Hmm…I gave much thought to how I wanted to go about posting about this experience I had the other day, and I decided to just lay into it. So here it is: I have probably done dozens of urinary catheterizations in my almost decade of being a doctor – male, female and ranging in difficulty level from easy to ‘I-give-up-lets-call-urology – but what I learnt this time was a truly unique experience, atleast it was for me. It really reiterates my motto of ‘learn something new everyday’.
My patient was in his 70s, had just recently been discharged from hospital after suffering from a myocardial infarction x 4 weeks back. He had come in with abdominal pain, so everyone at triage was understandably freaked out because they thought it may be related to a cardiac situation. I went in to see him and he was writhing in agony, it was clear this pain was not cardiac in origin, and it was localised to the lower part of his abdomen, which was very distended. One hand on the suprapubic area confirmed the firm mass which was quite tender and dull to percussion was in fact his bladder – he had not been able to pass urine for the past 15 hours! Currently under treatment for a UTI x 2 days, which was diagnosed when he began to have first pinkish and then dark red, painless hematuria. It was very likely that a clot had obstructed the bladder outflow tract, and caused him to go into retention. Simple solution, pass a 14 or 16 French catheter into the urethra, and relieve the obstruction.
And I began prepping for it: catheterization trolley, catheter set, catheter itself, instillagel, water for injection, cleanie wipes, some saline solution and gauze. I took consent, which he almost yelled out in agreement. I walked him through the steps of the procedure, and he declined my offer of a chaperone. I requested him to expose himself from the waist down. I cleaned the genitalia with some saline soaked gauze, and cleaned around the foreskin. As I tried to retract the foreskin back to bring the glans out to put the catheter tip in, I realised I had run into a problem that I had never encountered before. The foreskin had shrivelled up and had a minuscule opening at its tip, but there was no way the head of the penis was going to protrude itself from under it – it just would not retract. I asked him when was the last time his foreskin had retracted and he replied that that had not happened for atleast 5 years! I could not see how I was going to insert a catheter into the tip of the penis if I could not see where the tip was. I ungloved myself and went to seek counsel of my elders – which in this case was my consultant who was very busy almost elbow deep in resus – I briefly described my situation. He very nonchalantly informed me that I should attempt going in blind, and should it by unsuccessful, to inform Urology. I had serious doubts and considerable reservations of blindly pushing a catheter in where I could not be sure was an orifice – but he reassured me saying that the hole was there ‘somewhere’ I just had to…look around for it a bit. Well, maybe feel would be a better word.
Anyway, so I went back in, regloved myself, and took a deep breath, before explaining to the patient what had transpired and what I was going to now attempt. I then took another deep breath and tried poking the catheter in through the opening in the foreskin, and it almost atonce met with resistance – the head of the penis presumably. I tried coaxing the catheter in further, but it wouldn’t budge. I pulled out and tried a different direction slightly angled differently. No luck. I tried a seventh time. Still nothing. I was literally feeling beads of sweat form on my brow. I was very aware of how uncomfortable the patient was feeling, and of how traumatic a catheterization can be, even when you can see the penile head. Added to that the fact that this patient had recently had a heart attack and was on oodles of blood thinners, I did not want him to bleed out through a urethral injury of my doing. I decided to try one last time, a deep breath and it went in, the patient yelled and then bit his lip and this very VERY murky, dark brown coloured urine tarted pouring out through the tip of the catheter into the kidney dish I had in front of it – at first I thought I had injured him and it was blood coming out, but I was reassured when it started collecting in the bag – though very dark, brownish, it was very old blood, definitely not fresh and definitely, reassuringly, not my doing. I cleaned up and went off to bleep the urology team. The patient kept thanking me, with look of content on his face as he lay back and let the catheter relieve him of his obstruction of 15+ hours. I left the room feeling very good about myself (catheterisation is one of those procedures that can make a sudden distinct difference in your patient’s situation, for the better) not only because the patient was very happy and comfortable and no longer writhing around in pain, but also because I had learnt something new today, and I couldn’t shake the feeling that even after doing a procedure hundreds of times (OK I may have exaggerated a little bit) you could still be surprised and be presented with something that may require a bit of out-of-the-box thinking.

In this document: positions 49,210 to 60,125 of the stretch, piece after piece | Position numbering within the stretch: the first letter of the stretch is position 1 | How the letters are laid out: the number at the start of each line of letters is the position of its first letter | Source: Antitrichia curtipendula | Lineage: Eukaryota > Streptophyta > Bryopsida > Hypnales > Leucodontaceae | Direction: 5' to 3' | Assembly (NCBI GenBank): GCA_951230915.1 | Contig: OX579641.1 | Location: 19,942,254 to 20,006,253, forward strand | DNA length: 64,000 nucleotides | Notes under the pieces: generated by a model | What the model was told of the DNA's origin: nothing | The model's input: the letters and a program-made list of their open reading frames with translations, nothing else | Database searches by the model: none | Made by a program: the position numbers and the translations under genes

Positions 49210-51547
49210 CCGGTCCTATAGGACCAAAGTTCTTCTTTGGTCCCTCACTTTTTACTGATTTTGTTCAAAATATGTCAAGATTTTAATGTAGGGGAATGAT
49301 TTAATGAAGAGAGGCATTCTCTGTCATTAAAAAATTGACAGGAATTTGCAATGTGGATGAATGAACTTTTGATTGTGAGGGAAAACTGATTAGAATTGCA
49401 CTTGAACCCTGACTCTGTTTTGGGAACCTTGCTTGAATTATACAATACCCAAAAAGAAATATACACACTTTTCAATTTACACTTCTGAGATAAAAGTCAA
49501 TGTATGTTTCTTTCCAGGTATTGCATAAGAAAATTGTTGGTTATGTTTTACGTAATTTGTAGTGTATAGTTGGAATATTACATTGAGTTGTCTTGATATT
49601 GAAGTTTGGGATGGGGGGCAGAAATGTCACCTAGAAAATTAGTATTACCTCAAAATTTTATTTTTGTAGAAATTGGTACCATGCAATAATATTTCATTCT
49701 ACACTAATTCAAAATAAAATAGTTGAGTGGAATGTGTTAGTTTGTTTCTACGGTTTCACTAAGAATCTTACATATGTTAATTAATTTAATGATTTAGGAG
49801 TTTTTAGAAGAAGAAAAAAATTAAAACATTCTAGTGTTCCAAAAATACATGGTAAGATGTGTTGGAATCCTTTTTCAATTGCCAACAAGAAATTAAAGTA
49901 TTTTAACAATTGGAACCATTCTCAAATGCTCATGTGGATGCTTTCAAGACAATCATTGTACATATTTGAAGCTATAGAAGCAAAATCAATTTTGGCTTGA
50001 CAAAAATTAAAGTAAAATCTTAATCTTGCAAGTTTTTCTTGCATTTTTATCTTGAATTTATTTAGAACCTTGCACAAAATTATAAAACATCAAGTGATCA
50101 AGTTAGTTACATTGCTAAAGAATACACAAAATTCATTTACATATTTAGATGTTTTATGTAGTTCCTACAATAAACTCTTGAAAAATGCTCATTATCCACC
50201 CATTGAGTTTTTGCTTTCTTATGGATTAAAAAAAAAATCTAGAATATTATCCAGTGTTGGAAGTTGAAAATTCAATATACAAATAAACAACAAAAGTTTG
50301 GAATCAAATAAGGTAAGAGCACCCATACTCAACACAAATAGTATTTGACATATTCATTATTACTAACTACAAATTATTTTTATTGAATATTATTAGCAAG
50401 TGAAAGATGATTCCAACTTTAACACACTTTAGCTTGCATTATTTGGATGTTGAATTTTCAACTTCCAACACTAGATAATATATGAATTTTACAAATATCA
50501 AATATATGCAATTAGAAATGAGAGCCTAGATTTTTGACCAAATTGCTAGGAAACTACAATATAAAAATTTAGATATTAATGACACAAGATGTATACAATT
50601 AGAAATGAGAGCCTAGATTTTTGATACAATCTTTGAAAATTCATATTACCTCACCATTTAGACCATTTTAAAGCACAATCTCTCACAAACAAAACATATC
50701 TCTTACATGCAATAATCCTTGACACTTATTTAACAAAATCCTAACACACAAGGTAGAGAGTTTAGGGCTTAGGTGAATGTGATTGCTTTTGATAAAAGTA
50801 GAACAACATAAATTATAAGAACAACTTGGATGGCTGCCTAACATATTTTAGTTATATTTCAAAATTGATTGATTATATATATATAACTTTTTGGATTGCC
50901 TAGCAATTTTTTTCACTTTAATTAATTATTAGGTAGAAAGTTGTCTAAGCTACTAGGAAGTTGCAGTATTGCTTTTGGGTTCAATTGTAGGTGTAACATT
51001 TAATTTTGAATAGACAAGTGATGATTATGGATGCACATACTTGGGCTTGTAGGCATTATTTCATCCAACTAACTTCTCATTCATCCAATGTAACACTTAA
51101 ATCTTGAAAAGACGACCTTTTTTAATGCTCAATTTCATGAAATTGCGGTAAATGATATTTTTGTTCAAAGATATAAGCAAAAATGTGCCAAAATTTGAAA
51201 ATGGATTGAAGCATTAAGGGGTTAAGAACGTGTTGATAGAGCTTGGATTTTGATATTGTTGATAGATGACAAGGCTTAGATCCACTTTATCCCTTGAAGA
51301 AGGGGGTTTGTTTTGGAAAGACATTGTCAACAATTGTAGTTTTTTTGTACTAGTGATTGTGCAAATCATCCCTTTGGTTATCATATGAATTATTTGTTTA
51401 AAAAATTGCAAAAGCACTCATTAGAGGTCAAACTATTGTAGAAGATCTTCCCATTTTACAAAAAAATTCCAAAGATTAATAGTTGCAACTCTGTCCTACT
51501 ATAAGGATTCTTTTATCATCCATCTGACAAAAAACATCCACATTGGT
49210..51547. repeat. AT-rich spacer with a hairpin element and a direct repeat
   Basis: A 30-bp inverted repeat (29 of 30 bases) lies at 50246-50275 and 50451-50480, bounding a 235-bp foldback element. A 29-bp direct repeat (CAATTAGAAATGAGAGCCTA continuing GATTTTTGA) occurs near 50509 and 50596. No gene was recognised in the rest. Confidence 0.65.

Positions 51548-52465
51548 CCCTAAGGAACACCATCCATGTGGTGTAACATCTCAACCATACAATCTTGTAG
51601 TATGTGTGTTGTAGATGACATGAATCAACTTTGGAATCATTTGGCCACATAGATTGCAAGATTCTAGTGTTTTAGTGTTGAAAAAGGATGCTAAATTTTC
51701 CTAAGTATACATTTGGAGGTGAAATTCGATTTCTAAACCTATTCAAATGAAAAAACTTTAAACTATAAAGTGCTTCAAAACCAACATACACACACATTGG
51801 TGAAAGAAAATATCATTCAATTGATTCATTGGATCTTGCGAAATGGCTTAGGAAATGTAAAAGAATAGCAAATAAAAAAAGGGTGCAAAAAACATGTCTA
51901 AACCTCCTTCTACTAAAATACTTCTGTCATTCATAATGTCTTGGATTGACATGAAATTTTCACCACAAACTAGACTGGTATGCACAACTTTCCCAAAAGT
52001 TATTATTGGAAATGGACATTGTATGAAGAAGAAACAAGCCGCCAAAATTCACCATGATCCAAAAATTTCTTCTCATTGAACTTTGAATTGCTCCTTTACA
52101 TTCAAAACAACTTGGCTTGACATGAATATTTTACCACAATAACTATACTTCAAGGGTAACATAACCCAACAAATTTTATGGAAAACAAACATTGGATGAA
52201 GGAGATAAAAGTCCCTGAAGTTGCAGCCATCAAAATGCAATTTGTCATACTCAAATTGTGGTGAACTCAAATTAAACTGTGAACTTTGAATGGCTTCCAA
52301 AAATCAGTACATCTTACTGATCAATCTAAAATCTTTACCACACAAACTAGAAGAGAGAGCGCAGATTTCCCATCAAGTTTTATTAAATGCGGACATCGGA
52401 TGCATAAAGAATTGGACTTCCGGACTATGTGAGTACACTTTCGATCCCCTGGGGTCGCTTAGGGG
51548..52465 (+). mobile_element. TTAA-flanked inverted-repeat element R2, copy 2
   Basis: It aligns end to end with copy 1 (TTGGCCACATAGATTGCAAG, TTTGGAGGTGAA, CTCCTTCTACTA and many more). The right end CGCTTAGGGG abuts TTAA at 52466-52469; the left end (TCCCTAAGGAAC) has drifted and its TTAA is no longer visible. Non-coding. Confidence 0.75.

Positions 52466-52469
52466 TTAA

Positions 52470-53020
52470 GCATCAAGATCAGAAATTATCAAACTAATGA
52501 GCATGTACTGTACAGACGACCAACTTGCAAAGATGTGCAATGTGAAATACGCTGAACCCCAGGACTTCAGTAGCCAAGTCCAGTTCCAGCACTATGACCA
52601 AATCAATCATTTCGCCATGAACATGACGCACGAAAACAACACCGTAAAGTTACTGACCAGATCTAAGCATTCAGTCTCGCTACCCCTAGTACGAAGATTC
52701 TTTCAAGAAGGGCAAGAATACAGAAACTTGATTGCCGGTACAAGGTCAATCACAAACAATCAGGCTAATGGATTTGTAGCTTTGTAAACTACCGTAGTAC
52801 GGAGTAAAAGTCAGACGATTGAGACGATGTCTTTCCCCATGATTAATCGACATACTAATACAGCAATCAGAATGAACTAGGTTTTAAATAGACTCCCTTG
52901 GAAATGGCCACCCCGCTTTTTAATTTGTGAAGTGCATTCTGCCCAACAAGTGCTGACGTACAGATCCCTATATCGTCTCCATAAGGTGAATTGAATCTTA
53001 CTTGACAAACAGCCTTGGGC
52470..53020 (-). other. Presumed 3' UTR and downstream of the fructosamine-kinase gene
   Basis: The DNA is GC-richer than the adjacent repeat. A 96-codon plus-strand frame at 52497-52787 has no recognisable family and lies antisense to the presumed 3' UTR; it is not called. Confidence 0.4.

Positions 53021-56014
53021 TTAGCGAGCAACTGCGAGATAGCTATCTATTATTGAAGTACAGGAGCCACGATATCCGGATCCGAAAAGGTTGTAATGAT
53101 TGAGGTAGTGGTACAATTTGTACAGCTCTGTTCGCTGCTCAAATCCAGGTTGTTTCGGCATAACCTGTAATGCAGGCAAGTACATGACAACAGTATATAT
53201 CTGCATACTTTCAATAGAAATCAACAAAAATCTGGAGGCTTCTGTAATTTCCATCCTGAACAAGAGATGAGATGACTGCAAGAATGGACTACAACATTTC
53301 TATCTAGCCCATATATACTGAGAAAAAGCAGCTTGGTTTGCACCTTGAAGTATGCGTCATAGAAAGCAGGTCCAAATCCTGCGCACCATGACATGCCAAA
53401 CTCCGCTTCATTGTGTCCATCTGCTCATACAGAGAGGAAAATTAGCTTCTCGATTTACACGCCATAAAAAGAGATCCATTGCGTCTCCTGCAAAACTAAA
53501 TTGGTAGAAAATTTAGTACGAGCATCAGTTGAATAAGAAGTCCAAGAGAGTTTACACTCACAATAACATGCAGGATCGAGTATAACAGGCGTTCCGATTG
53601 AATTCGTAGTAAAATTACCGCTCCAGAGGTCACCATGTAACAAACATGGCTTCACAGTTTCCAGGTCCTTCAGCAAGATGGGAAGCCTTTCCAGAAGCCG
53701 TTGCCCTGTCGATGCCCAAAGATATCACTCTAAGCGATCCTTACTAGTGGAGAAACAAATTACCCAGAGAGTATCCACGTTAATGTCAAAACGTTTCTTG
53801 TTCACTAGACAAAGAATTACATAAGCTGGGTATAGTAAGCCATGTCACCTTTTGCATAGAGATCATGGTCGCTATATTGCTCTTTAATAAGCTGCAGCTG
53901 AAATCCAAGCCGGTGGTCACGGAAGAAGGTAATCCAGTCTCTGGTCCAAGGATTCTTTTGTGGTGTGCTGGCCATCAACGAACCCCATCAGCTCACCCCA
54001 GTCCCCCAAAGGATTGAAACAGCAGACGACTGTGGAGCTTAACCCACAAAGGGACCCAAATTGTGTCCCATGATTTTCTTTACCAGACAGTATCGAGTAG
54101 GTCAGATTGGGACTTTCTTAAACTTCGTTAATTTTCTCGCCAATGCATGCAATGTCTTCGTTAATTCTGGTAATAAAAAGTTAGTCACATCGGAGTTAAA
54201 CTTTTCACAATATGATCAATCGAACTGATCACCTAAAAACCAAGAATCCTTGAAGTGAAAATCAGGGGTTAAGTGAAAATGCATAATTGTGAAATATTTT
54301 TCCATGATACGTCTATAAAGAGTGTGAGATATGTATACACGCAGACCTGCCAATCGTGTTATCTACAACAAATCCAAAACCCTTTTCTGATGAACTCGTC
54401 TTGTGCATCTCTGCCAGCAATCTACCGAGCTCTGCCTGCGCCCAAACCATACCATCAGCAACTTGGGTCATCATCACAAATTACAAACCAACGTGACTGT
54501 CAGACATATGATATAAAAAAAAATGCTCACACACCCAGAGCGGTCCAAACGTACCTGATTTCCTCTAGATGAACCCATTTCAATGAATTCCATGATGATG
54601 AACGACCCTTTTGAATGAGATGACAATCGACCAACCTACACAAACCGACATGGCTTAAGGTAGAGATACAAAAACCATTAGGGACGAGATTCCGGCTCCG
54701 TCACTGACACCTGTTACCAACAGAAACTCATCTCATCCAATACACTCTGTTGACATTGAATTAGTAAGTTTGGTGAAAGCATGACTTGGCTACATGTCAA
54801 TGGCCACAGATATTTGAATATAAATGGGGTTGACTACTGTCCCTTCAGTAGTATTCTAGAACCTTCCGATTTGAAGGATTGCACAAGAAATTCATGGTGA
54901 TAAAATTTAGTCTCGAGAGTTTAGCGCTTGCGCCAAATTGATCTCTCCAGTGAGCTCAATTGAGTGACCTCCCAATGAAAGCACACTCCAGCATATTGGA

Excuse me while I go pee.